A few weeks ago I was on a social media platform talking back and forth with a few young American-educated Chinese now living in Shanghai. They started off explaining that mainland Chinese people feel justified in not doing anything to stop Fentanyl deaths in the USA, because of their ‘memory’ of the Opium Wars. i got a bit “Ya’ll need a history lesson” on them.
I read a handful of books on the Opium Wars back in the 1990s. But none of those books addressed the massive Anti-American propaganda campaign around this issue in the Chinese education system and news-propaganda.
The fact that these young people I was talking to were educated in the USA, made me doubt my own memory of the Opium Wars, but it also made me worry that the Chinese government has infiltrated our educations system through Confucius Institutes and other forms of indoctrination and publication.
So I was delighted to pick up a copy of Stephen R. Platt’s Imperial Twilight. It is a fun read that covers the 30 year lead up to the Opium Wars in under 556 pages. I recommend it as a fun read, but also to arm yourself for the future of ideas, as China tries to take control of our narratives. It is a fascinating time (1810-1845) to study. The Chinese government basically had a ‘zero-communication’ policy. Not smart. But the take away for our times is summarized in this paragraph:
In spite of the best efforts of moral activists at home, the British government would ultimately do nothing to scale back the dependence of British India on opium revenues or otherwise to try to help prevent the growth of the drug’s use in China. Meanwhile, the Qing dynasty would continue in its failure to suppress or even regulate the use of opium by the general public in China, wallowing in a quagmire of official corruption it could not escape. Up to the twentieth century, though, Britain’s role in that process would be dwelled upon more by westerners than by the Chinese. It was the English-speaking world that condemned it as “the Opium War” from the beginning, while Chinese writers through the nineteenth century, including Wei Yuan, simply referred to it as a border dispute or foreign incident. To them, opium was a domestic problem and the war was a minor affair in the grand scheme of China’s military history. Only after the fall of the Qing dynasty in 1912 did historians in China begin to call this war “the Opium War'“ in Chinese, and only in the 1920s would republican propagandists finally transform it into its current incarnation as the bedrock of Chinese nationalism—the war in which the British forced opium down China’s throat, the shattering start to China’s century of victimhood, the fuel of vengeance for building a new Chinese future in the face of Western imperialism, Year Zero of the modern age.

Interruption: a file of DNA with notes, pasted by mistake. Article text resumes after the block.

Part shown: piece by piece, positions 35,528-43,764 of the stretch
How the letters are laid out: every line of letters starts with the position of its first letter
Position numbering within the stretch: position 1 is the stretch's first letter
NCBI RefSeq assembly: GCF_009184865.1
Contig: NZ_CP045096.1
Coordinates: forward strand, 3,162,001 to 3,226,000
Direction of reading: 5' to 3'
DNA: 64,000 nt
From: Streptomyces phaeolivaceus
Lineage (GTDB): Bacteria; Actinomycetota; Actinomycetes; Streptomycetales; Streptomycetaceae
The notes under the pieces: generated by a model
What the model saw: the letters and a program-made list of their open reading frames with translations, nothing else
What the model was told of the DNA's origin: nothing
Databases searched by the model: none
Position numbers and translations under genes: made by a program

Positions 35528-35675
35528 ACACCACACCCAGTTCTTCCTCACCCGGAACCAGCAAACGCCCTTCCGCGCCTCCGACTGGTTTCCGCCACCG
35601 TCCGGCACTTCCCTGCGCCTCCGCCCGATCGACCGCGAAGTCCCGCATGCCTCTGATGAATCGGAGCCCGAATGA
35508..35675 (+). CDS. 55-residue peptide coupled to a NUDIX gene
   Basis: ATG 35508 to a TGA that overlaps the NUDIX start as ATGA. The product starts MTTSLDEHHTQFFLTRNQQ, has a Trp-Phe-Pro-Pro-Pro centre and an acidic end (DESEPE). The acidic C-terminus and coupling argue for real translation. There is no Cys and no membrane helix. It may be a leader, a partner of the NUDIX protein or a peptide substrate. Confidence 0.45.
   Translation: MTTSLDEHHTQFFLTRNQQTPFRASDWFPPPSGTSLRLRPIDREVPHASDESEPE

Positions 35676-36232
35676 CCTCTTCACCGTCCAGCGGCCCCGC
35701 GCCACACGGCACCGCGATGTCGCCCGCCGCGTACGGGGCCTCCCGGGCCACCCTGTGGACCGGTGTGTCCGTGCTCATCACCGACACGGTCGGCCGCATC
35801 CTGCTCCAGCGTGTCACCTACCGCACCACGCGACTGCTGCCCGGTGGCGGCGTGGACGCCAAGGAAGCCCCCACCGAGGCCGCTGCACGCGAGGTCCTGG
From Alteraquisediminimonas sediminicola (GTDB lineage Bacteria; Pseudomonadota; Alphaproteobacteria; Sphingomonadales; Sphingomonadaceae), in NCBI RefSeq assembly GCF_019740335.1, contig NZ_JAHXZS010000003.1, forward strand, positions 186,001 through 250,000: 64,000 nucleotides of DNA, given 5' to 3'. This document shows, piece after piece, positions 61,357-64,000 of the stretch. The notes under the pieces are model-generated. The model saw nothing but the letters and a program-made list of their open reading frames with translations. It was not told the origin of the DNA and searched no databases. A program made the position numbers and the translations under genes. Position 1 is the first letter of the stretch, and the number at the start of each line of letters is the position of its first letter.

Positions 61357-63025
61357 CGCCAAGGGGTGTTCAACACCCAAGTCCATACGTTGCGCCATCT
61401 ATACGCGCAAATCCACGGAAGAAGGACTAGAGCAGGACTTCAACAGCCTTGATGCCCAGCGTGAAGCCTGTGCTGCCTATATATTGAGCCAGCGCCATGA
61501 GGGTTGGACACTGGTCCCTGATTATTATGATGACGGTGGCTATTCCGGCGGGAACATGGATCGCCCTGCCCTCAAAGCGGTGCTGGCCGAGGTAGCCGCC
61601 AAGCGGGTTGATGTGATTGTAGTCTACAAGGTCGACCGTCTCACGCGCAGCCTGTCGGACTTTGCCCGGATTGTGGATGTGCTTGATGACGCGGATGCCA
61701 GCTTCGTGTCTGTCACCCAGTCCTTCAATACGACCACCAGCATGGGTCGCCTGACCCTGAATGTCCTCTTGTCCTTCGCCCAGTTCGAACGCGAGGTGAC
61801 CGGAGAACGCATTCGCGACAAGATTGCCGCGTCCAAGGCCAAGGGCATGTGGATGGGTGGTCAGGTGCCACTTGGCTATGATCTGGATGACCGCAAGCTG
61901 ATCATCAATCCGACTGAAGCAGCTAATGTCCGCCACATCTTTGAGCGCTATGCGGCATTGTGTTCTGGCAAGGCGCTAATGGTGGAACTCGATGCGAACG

Let’s not stop there. Stephen R. Platt has a review in the Wall Street Journal (pay wall) of a book called Everything Under the Heavens by Howard W. French, with this awesomely dark quote!
That confident worldview of Tianxia [Roughly: Rule the World] is, however, balanced by a separate and far more resentful theme from China’s recent history, namely “humiliation”: specifically, the desire to recover territory lost in the country’s era of weakness during the 19th and early 20th centuries. It is from this latter impulse that we get the famous “nine-dash line” that delineates China’s maritime claims, which first appeared in 1947 and can now be found on all maps made in China. The nationalist leader Chiang Kai-shek was so obsessed with this territorial issue that he wrote “avenge humiliation” on the top of every page of his diary for 20 years. A “Map of National Shame” created during his rule in 1938 outlined the territory China must recover to regain its past greatness—territory that included, alarmingly enough, not just the more familiar island claims of today but also Mongolia, Korea, Indochina, Singapore, and even parts of India and Pakistan.